Platform Focused Tools

The more I learn as a programmer, the most I recognize why Linux is the way the it is. There are a set of tools that devops considers for deployments and system administration. Sometimes, as developers we avoid learning things. It is more fun to write code and consider how this code we write might very well be tool that finally solves some problem. The irony is that the tool that finally solves the problem is probably already written and you’d rather code than read how to use it!

There is a really good chance that tool already exists within the *nix ecosystem. You need a deployment and packaging system, try RPM or APT. You want to build things, Make (while having warts) is up to the task once you understand it. You need to be sure your daemons are up and running and can be controled correctly, check out Upstart or init. They may not be perfect, but they are well tested. Also, these tools were written with *nix in mind as opposed to your application or programming language. While that means they are not optimized for you, they are optimized for the operating system, your platform you deploy to.

This realization came about recently because at work we use daemontools to manage our deployment tool. The deployment tool has two main components it uses on each node. There is a launching piece that has a heartbeat of sorts that checks it has instances of the applications running. If something isn’t running, it will try to start it. When it starts it, it actually starts a wrapper process that will accept signals from our main server. If you wanted to terminate some application process, you tell the main server, it tells the wrapper process to term, and the launch tool realizes it is gone and starts a new instance.

The problem with this system is daemontools knows nothng of this hierarchy. Daemontools assumes you’re working with processes that are meant to be run as daemons (get it “daemon tools”). Our system cuts off some of daemontools responsibility to restart processes. The result being that if our hiearchy of processes fails for some reason (broken network connection for example), daemontools is unaware and we have to log into the node to get things back in shape. If we kill a node via the master and it dies, but our lauching tool doesn’t recognize it is gone, then we need to restart the launch the launch tool. But that orphans our other processes and we have to kill them manually before starting back up our daemontools managed process.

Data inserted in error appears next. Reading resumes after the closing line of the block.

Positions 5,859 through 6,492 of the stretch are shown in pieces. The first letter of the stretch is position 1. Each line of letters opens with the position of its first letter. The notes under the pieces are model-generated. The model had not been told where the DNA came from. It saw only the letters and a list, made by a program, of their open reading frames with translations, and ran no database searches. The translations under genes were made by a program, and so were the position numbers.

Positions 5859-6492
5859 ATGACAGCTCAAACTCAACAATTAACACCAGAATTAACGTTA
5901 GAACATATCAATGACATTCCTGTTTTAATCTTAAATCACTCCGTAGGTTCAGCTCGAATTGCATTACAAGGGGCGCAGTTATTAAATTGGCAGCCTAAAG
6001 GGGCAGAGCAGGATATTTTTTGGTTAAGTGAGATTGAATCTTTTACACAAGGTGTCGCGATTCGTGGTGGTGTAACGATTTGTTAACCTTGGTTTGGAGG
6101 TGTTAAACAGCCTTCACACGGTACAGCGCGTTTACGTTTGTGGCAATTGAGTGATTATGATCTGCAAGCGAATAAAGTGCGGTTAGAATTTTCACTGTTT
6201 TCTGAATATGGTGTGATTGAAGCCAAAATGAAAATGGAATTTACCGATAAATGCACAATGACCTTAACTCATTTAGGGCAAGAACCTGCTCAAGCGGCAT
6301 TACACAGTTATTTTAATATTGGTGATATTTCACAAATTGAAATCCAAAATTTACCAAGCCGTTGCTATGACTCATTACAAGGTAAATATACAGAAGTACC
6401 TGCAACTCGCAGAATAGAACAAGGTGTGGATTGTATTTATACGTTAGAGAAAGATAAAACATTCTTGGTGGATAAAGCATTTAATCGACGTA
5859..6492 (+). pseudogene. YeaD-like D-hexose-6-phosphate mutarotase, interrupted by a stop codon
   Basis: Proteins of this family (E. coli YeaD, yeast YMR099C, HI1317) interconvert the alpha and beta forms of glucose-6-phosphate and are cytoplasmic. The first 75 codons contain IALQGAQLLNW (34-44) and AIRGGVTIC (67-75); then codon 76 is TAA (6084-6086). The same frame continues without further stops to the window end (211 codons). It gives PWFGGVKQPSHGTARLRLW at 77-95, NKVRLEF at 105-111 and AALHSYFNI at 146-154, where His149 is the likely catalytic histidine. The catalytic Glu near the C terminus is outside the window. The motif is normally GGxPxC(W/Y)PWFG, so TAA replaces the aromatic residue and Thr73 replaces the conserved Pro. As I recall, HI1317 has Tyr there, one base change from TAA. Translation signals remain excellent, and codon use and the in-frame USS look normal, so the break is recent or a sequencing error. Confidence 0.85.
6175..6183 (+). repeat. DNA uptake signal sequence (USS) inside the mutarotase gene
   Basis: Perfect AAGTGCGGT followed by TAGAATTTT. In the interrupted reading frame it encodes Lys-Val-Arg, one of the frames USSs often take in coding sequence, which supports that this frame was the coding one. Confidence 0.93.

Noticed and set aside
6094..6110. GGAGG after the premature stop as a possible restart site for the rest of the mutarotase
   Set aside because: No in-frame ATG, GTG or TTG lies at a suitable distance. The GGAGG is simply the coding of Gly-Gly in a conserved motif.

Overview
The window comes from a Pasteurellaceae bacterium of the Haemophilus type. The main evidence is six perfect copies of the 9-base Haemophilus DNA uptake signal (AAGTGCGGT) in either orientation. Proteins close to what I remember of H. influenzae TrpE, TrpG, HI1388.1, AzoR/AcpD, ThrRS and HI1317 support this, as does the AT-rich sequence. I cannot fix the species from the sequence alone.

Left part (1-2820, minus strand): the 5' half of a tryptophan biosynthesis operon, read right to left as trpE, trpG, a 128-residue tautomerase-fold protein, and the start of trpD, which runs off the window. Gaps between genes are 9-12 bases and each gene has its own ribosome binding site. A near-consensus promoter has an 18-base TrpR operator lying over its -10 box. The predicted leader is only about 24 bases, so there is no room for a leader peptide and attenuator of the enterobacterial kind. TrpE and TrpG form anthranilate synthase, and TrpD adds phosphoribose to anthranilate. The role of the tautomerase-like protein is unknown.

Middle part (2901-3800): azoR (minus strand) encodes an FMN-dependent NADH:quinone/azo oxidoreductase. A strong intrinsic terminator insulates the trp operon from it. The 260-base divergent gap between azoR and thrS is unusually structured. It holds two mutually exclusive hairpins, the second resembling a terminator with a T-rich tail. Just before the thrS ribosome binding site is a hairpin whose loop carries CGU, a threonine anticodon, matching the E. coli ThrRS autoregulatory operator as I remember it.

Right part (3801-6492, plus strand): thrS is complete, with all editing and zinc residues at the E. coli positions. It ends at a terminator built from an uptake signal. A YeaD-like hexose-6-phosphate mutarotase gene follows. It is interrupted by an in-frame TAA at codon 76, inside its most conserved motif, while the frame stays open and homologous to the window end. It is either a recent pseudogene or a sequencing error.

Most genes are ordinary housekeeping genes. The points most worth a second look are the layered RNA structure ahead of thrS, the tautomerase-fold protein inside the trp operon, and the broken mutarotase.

Even if you didn’t follow any of that, the moral of the story is to consider the *nix tools. If you have a long running process that should start with the OS, use the init or upstart system. That is what it is made for and has been doing a good job of for a long time. Does it suck to write init.d scripts? Yes. Will you need to consider how your app handles signals the like? You betcha. Once you have that in place will you have problems restarting your app due to your tools? Nope!

As I’m still relatively new to a lot of these sorts of tools, so I’m sure I’m paiting a prettier picture than reality. That said, the reality is that we deploy our apps on *nix platforms which have a specific model in place for managing processes and the file system. Tools like init, Make, RPM, etc. all were designed with these realities in mind. While it may seem like a lot of work to understand and use these tools, I want to remind you it is even more work to create your own and maintain them.

I’m also not trying to suggest that you shouldn’t use supervisord or create your own deployment strategy based on virtualenv and pip. Many people have found success creating a Python specific release strategy. The point is that while it may seem obvious and easier to consider your language and application specific tools, a platform focused deployment strategy may be a better tact in the long run.